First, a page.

A high proportion of the putative binding sites found in our analysis were located within conserved regions between D. melanogaster, D. pseudoobscura, D. virilis and D. mojavensis as shown by comparison with the VISTA program(Couronne et al., 2003)(Fig. 4A; see Fig. S4 in the supplementary material).
Pnt is required for Iro-C expression
We identified putative binding sites for Pnt, Yan and Ttk in the IroRE2-B sequence. Accordingly, we investigated the function of these transcription factors in the regulation of IroRE2-lacZ and ara/caup genes.
We first examined the function of pnt. Gain-of-function pnt clones (induced at 72-96 hours AEL) caused ectopic accumulation of β-gal in the wing pouch, wing hinge and proximal notum and enhanced accumulation (above the extant levels) at the lateral notum(Fig. 5A,A′, arrowheads).(The central hinge and wing pouch were somehow refractory to such activation when clones were induced at 48-72 hours AEL; not shown.) Consistently, loss of function of pnt (pntΔ88clones) reduced or totally removed lacZ expression driven by IroRE2, especially in the central and posterior regions of the lateral notum (Fig. 5B,B′). Moreover, expression of ara/caup was similarly abolished in pnt clones(Fig. 5C,C′,arrowhead).
The expression of IroRE2-lacZ and ara/caupgenes was unaffected either in cells devoid of Yan (yan443or yan884 clones) or Ttk(ttk1e11clones) (not shown). This suggested that Yan and Ttk do not regulate IroRE2-lacZ or ara/caupexpression. Thus, Pnt appears to be the main effector of the EGFR pathway in the regulation of Iro-C through IroRE2.
Regulation of Iro-C expression by the Dpp pathway
Pnr is a GATA DNA binding protein that acts on its own as a transcriptional activator but switches to repressor when in a complex with the Friend of GATA(FOG) protein U-shaped (Ush) (Cubadda et al., 1997; Haenlin et al.,1997; Ramain et al.,1993). Since Pnr represses ara/caup in the proximal region of third instar wing discs (Calleja et al., 2000), we assayed the effect of pnr or ush loss-of-function on the transcription of IroRE2-lacZ. pnrVX6 or ushVX22 mutant clones, located at the most proximal region of the disc, exhibited ectopic lacZ expression(Fig. 6A,A′ and Fig. 7A,A′, arrows),indicating a repressor function of these proteins on transcription mediated by IroRE2. Similarly, lack of pnr or ush caused ectopic ara/caup expression (Fig. 7A,A″, arrows) (Calleja et al., 2000). Consistent with a repressor role for Pnr/Ush, UAS-ush was able to repress expression of IroRE2-lacZ and ara/caup in the proximal most domain of the lateral notum (Fig. 7B-C′, arrows), most likely through the formation of Pnr/Ush heterodimers.
Surprisingly, the effect of lack of pnr on transcription mediated by IroRE2 differed along the proximodistal axis of the disc. Thus,β-gal was absent from pnrVX6 clones situated in a region marked by wg expression(Fig. 6B,B′, arrows). Since Pnr activates expression of wg whereas the heterodimer Pnr/Ush represses it (Calleja et al.,1996; Sato and Saigo,2000; Tomoyasu et al.,2000), expression of wg reveals cells containing Pnr but devoid of Ush. These data suggested that Pnr activates expression of IroRE2-lacZ in the absence of Ush and, indeed, activation of this reporter gene was observed in pnr overexpression clones(Fig. 6C,C′). On the contrary, overexpression of pnr inhibited ara/caupexpression in the notum and did not ectopically activate it (not shown). Thus,regulation of ara/caup and IroRE2-lacZ by Pnr appears to be slightly different, most likely due to the fact that additional regulatory elements, other than the IroRE2, cooperate to establish the pattern of the endogenous ara/caup genes (see Discussion).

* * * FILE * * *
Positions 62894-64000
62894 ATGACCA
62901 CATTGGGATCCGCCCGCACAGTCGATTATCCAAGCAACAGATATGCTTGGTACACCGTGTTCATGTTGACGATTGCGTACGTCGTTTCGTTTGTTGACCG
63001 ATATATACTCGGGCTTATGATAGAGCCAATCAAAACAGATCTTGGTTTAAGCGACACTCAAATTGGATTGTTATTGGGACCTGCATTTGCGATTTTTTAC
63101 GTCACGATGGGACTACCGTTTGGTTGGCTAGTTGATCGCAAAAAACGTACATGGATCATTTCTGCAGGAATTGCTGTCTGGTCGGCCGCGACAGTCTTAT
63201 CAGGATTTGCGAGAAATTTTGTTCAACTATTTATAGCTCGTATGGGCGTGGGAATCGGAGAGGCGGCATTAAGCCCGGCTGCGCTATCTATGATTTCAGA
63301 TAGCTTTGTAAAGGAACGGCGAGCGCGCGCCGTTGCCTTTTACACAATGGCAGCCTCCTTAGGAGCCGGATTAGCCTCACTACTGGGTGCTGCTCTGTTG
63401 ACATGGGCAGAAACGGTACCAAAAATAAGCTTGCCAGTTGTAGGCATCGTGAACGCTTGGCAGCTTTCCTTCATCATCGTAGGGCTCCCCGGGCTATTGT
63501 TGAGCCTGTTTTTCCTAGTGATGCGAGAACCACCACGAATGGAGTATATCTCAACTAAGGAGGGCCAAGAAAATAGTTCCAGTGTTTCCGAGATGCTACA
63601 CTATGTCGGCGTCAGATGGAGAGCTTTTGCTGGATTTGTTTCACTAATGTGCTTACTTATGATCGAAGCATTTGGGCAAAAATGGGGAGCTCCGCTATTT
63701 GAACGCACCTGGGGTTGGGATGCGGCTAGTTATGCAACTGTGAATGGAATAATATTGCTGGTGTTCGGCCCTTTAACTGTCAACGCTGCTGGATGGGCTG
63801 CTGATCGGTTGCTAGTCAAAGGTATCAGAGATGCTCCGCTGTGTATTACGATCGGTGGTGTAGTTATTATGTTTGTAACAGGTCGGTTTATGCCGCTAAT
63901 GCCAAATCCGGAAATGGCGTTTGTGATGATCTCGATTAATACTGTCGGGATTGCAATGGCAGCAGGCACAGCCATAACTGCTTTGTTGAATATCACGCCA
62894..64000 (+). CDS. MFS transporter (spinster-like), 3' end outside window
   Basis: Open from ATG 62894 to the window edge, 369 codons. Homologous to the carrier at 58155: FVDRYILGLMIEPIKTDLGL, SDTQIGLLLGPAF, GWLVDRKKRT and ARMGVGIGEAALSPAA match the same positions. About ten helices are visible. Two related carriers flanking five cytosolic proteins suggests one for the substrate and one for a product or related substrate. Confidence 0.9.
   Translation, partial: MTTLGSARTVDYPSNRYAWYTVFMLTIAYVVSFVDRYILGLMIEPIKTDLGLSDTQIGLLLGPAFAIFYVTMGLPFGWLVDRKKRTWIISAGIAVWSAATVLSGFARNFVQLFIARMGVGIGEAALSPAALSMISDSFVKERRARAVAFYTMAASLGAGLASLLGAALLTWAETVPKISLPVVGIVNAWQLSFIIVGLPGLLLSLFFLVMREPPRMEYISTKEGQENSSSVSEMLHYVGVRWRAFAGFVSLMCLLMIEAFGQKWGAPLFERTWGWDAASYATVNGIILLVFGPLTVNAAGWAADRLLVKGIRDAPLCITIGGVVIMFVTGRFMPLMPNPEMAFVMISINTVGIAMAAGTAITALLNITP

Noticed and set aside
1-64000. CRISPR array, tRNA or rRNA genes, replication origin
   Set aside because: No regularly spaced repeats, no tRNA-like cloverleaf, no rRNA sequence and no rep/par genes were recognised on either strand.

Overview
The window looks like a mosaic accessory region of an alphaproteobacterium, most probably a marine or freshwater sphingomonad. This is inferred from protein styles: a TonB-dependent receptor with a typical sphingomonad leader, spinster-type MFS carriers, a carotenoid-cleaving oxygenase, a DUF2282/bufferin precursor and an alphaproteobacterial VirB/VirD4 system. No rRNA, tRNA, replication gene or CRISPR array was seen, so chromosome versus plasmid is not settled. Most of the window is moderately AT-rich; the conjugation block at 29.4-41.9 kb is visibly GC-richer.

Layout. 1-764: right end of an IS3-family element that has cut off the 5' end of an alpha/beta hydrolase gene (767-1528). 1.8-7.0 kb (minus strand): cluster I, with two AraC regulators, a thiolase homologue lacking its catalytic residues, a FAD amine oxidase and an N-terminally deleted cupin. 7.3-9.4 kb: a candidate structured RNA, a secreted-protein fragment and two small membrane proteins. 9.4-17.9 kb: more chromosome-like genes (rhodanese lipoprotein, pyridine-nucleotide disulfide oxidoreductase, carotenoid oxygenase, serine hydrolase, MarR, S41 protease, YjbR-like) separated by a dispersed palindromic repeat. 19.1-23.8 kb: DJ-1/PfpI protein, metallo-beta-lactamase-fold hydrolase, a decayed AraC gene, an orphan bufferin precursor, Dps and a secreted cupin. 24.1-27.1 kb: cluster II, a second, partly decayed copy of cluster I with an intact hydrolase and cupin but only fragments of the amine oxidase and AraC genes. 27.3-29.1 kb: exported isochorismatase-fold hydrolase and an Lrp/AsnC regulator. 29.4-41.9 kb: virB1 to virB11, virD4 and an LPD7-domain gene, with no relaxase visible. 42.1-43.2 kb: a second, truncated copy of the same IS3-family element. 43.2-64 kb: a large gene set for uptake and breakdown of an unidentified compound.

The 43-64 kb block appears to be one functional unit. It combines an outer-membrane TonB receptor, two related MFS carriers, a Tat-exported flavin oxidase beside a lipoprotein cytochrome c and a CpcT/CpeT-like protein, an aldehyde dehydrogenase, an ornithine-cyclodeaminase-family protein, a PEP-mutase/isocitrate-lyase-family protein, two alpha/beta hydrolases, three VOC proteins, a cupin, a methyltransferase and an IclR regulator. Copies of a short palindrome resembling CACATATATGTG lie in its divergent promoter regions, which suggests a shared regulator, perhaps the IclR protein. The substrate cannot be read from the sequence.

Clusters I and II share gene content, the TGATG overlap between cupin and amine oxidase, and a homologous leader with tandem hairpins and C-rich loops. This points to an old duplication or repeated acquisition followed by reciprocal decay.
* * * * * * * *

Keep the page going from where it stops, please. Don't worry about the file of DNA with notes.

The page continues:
Considering that the expression of pnr and ush in partially overlapping domains in the medial region of the wing disc depends on Dpp activity (Sato and Saigo,2000; Tomoyasu et al.,2000), the above results suggest that Pnr/Ush dimers may mediate Iro-C repression by the Dpp pathway at the medial notum through IroRE2. However, these observations do not rule out a possible direct repression of IroRE2-lacZ by Mad binding to its putative binding sites present in this RE. To address this point, we made use of the MARCM technique (Lee and Luo,1999) to overexpress UAS-tkvQD in ushVX22 clones. We reasoned that if the repressor effect of UAS-tkvQD was solely due to activation of pnrand ush (Sato and Saigo,2000) and formation of the Pnr/Ush repressor heterodimer,repression should not occur in the absence of Ush. However, absence of ush did not relieve lacZ repression by the Dpp pathway(Fig. 7D). Reduced expression of IroRE2-lacZ was also found in UAS-Mad, ushVX22 clones (not shown). These results suggest a role for Mad, in addition to Pnr/Ush, in Dpp-dependent repression through IroRE2 in the medial notum (see below).
We also found that expression of IroRE2-lacZ was upregulated in tkva12 clones located at the wing hinge(Fig. 3C,C′). Interestingly, ush and the GATA family protein Grain (Grn) are expressed at the hinge region abutting the Iro-C expression domain(Brown and Castelli-Gair Hombria,2000; Haenlin et al.,1997). This opened up the possibility that an Ush/Grn dimer might mediate the Dpp-dependent Iro-C repression at the hinge. However, there was no upregulation of ara/caup or IroRE2-lacZexpression in ush or grn mutant clones at the hinge region(Fig. 7A-A″, arrowheads,and not shown), suggesting that this was not the case. Accordingly,elimination of Mad-dependent repression could account for the enhanced expression of lacZ found in tkva12 clones in the wing hinge. A similar situation may apply to the lateral notum(Fig. 3B,B′), a region devoid of Pnr and Ush, where Mad could be the Dpp pathway effector.